Really?---someone has reached the apex of mental acuity at maximum height? Hmmm. If that were the case, I would expect Stephen Hawking to be wheeling around in a chaise lounge. This is a very "heightist" misconception. Height does correlate with good prenatal and early childhood nutrition, but has no connection with the maximum physical or mental potential of individuals. Any good researcher must be constantly on guard against over-extending the meaning of correlational indices.

4:34PM PDT on Oct 29, 2010

The average person quits growing between 12-16 yrs.old how will reforming health policy extend that?If we could all grow until we were 25 we would all be tall geniuses.

1:07PM PDT on Oct 29, 2010

This article does not consider genetics, which can contribute to both height (or the lack of it) and health issues, at all. It really is rather dissappointing.

11:39AM PDT on Oct 29, 2010

I think this report is "Heightest", which is to say is is condesending towards people who are considered short, like myself. I graduated college, got two teaching credentials and taught for 30 years. I honestly cannot say the tallest students were the brightest by any means. Also, countries where people are mostly small and short, like Japan and China, seem to often produce very bright and hardworking students/children. Where is a report that links height with intelligence? I really want to see it!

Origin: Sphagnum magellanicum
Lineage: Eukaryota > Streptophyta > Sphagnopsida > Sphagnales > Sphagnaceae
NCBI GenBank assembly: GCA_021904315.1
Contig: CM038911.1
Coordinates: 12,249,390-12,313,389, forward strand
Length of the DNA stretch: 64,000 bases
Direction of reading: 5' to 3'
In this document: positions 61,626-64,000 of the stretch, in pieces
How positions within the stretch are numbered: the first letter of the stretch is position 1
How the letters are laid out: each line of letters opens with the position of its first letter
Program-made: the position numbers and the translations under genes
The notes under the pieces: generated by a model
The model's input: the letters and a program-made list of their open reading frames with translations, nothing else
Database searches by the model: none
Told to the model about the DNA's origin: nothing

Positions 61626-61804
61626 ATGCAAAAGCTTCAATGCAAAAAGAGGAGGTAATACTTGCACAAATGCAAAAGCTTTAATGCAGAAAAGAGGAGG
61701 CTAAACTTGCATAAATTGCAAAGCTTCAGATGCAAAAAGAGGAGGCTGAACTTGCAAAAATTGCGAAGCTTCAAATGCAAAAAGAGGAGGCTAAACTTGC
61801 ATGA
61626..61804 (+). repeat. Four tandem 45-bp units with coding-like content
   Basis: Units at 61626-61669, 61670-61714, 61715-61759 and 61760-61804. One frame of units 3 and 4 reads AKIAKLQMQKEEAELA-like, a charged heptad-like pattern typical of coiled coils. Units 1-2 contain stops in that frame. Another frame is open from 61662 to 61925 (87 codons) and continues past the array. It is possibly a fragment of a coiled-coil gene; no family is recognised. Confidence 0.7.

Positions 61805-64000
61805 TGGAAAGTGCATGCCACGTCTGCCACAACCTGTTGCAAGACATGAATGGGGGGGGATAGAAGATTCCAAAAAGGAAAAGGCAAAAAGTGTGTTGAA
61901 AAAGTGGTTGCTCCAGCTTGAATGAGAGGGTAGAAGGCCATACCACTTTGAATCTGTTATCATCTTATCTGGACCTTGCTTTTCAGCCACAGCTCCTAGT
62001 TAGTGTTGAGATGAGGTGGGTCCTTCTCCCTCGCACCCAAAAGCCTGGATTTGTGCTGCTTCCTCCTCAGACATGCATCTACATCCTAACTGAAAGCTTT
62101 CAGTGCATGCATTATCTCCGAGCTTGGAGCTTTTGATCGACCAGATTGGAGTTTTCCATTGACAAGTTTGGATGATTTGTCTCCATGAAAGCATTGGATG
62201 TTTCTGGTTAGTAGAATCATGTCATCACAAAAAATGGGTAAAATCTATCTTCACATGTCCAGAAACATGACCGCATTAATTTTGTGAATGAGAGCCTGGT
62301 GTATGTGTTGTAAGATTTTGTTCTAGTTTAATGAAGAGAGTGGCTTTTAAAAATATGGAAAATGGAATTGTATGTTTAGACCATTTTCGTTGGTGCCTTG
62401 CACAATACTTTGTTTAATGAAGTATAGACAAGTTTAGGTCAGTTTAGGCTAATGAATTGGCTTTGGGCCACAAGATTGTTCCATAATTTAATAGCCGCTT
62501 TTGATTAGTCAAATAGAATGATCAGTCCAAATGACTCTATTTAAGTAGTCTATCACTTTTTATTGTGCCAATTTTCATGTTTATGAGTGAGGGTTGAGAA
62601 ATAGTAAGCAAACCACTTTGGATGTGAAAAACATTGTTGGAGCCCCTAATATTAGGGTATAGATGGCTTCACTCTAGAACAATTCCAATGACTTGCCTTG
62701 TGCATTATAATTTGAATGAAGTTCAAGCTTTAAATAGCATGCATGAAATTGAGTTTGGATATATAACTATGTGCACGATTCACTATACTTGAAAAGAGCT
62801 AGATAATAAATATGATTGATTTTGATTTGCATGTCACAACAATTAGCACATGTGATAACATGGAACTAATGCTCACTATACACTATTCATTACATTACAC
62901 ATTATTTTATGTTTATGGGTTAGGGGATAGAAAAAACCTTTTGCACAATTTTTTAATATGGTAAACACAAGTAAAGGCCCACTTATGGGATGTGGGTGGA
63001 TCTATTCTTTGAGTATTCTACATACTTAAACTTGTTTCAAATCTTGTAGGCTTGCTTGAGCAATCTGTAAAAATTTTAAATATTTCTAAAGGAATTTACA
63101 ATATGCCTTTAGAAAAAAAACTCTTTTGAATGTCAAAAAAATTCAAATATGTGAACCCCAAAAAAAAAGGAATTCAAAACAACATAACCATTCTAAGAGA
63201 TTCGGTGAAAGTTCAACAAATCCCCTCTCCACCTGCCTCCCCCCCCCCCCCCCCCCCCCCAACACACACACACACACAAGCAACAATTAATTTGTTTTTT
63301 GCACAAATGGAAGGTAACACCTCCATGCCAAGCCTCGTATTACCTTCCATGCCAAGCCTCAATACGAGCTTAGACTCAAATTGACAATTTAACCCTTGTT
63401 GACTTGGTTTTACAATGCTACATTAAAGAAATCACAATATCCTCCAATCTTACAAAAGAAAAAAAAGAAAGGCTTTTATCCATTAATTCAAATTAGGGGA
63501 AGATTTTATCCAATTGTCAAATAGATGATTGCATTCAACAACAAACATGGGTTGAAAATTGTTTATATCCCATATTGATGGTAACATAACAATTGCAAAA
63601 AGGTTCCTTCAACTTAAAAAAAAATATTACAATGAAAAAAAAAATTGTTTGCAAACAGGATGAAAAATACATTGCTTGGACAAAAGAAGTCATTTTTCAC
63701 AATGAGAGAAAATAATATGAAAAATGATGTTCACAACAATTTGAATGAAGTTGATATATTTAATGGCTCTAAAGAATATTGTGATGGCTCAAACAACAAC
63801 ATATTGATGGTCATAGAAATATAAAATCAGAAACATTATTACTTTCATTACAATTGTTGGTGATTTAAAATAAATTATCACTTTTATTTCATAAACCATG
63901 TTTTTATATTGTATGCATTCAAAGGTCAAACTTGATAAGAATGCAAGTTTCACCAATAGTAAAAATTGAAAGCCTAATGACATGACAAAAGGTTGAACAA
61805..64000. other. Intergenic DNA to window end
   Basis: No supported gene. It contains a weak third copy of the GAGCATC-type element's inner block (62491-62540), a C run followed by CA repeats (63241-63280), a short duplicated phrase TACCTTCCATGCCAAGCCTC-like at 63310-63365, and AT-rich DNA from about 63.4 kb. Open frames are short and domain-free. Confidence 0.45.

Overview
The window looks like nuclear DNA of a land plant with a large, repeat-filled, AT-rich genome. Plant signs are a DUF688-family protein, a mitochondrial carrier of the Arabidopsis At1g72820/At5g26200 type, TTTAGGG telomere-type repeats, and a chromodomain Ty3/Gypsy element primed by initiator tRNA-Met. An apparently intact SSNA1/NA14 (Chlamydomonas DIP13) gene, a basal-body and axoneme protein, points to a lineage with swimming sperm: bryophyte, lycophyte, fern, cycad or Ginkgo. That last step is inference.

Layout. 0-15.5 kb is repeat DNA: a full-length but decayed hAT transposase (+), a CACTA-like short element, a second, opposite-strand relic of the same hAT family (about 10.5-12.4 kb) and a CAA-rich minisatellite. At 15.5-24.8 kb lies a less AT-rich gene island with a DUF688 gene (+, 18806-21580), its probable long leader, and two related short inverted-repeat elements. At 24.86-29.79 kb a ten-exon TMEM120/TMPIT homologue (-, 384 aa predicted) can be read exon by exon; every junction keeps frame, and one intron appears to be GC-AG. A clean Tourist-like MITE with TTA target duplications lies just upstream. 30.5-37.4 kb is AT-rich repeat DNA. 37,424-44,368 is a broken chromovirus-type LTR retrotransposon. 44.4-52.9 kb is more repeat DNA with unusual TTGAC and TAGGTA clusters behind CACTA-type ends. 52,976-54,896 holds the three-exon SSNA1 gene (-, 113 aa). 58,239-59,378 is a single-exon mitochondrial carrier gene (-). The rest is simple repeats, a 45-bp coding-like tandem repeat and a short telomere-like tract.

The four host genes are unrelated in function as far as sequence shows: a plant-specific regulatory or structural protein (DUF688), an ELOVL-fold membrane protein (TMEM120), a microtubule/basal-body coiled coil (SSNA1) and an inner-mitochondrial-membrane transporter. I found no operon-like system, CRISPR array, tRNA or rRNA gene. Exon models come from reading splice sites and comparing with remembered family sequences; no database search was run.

10:11PM PDT on Oct 28, 2010

Well this is a tall pile of poop! How short is the person who wrote this?

1:55PM PDT on Oct 28, 2010

I don't know how this writer can assert that the US had the tallest citizens for most of its history. When were those first measurements taken? Did they include the Irish, Native Americans, Chinese railroad workers, the Hispanics? If you want to see tall people, go to Russia- and they've been taller than the WASP Americans and other Europeans for centuries.

11:31AM PDT on Oct 28, 2010

I have to take issue with this article and its underlying premise. The issue of genetics, as others have noted, has not been addressed at all. That is a huge determinative factor in ones height. I will admit that, in the generations following mine, people have grown taller (as well as fatter and sicker), and that may, indeed, be linked to the changes in our food supply over the years.

However, I cannot accept the idea that height = good health = economic wellbeing. And, I definitely see no relationship between height, good health, and intelligence. In my case, I am 5'1", am in fabulous health, have no disabilities or serious medical problems, have an I.Q. of 163, and was first a university professor and later an attorney, before I had to quit working to care of my elderly parents. My grandfather, who was also a very short man, hand made and repaired x-ray machines for hospitals all over this country. My mother's side of the family consists of all very short, but well accomplished people, who enjoyed good health far into their late 80's.

On the other hand, I have known many, many people, who could tower over me and who were as dumb as a stump. Many of them could not have found their way out of a paper bag with assistance. Some had good health. Others had very poor health, both during their younger years and later in life.

Height DOES seem to have some relationship to presidents, but that has not proved to be concomitant with wisdom, just connections.